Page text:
Another perk but not to be overlooked is the lifetime health insurance when you have 10 years of service and 50 years of age attained. This isn’t free but VERY reasonable premium and can be your secondary from medicare even once you reach that age. Great benefit and allows you to rest easy.

    If you are a teaching couple the man is the dollar hire and the female is the “casual”. The casual will NOT get the retirement benefits only one per household meaning the dollar hire will get it. The casual will still get the generous monthly salary for sure however.

    You get 42 vacation days a year and roughly 12 extra off days for Ramadan and 3 day weekends. Although they have a weird way of calculating vacation days basically take a week off that to 35 days to make it simple.

    Admin is good, classroom discipline is like a holiday from any school in the states, and honestly there isn’t much to complain about other than for those who are Type A regardless and want to complain. Who knows how long the school will be Saudi Aramco and not outsourced to ISG or GEMS etc. so get in while the getting is good. Really have enjoyed our time here and recommend it to try for anyone. If you can make 5-10 years here it is equivalent to 15 -20 years elsewhere in terms of saving potential. I hope that helps.

    BTW it is safe here and have NEVER felt unsafe during our time here in KSA. All this talk of Yemen and terrorism simply isn’t felt by us at all and thank God for that.


    • Hi Saudi Guy,

      Thank you for sharing this fantastic information! I know I would work there if I were ever offered a job. Sure the vacation time is not the same as most international schools, but when you compare it to what most average employers give in the US it is more than made up for with the benefits package. Thanks again for sharing!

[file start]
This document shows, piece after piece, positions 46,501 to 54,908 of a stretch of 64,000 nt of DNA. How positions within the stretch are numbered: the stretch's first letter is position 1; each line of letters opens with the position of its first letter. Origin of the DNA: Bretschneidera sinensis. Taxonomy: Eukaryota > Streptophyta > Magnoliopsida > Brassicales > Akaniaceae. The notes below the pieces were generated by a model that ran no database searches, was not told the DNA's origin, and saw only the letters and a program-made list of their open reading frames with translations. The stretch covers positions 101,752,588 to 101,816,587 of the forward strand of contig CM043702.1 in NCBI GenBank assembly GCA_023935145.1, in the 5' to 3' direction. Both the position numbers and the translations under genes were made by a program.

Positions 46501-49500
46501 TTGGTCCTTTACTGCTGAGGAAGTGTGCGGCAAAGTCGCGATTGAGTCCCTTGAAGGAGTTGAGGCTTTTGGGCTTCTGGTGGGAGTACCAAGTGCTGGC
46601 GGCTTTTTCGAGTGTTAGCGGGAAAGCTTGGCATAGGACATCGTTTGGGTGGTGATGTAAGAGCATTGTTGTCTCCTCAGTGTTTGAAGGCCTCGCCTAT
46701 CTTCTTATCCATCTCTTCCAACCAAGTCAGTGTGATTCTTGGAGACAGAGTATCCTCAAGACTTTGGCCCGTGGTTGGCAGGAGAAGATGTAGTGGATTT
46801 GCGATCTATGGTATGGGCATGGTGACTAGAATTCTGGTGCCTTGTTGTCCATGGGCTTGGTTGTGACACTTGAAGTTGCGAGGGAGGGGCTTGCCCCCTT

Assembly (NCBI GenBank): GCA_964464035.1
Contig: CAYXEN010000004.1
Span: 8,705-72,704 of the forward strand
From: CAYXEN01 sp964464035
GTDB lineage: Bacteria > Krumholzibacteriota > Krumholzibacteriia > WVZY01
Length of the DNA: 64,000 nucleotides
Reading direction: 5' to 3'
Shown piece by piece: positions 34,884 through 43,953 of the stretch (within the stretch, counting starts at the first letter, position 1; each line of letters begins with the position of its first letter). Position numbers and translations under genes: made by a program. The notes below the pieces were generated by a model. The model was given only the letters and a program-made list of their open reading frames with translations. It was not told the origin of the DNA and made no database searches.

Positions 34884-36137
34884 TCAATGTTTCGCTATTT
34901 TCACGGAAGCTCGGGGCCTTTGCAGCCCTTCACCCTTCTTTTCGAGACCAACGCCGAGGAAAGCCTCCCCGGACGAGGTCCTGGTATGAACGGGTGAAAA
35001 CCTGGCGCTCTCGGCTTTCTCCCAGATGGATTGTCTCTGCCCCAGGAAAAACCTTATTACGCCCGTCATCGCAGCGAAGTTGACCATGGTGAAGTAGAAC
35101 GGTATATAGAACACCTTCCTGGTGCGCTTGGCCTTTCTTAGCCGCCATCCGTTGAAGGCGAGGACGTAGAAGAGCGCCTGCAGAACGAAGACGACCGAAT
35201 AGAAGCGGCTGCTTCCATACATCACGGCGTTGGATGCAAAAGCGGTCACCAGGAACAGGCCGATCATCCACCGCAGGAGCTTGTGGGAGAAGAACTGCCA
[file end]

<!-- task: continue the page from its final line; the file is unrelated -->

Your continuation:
• Saudi guy: Is there a way I could contact you to ask some questions? I had an interview and it went well. I just want to have some ideas of things.


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  10. Hello Amanda, I lived in Saudi for over 20 years working for Aramco. We raised 3 kids who went from K thru 8th grade in the Dhahran school system and it was a blessing. We loved living in the Dhahran compound and the kids all loved the freedom and the schooling there. Usually a full class size was under 20 students plus the teacher had a assistant teacher in the class for support. Aramco was an excellent lifestyle. We had many friends who were single women, mostly teachers, working for Aramco and they had a great time inside the Aramco camp. The prime restriction for western women was when they went traveling outside of camp or shopping in AL-Khobar where they had to dress according to Saudi norms (head scarf, legs covered and long sleeves). Financially the Aramco benefit package and other perks can’t be beat anywhere. However, I would caution women from considering other non-Aramco employment. The hiring approach is to contact the Aramco Services Company, located in Houston, Texas. Check out their website, you’ll find lots of useful information. Good luck.


    • Thanks for the great response! Nowadays I am a solo parent without any other parent involved so I doubt I could sponsor a family visa for my son and I. Aramco still seems like a great option for other singles and families though.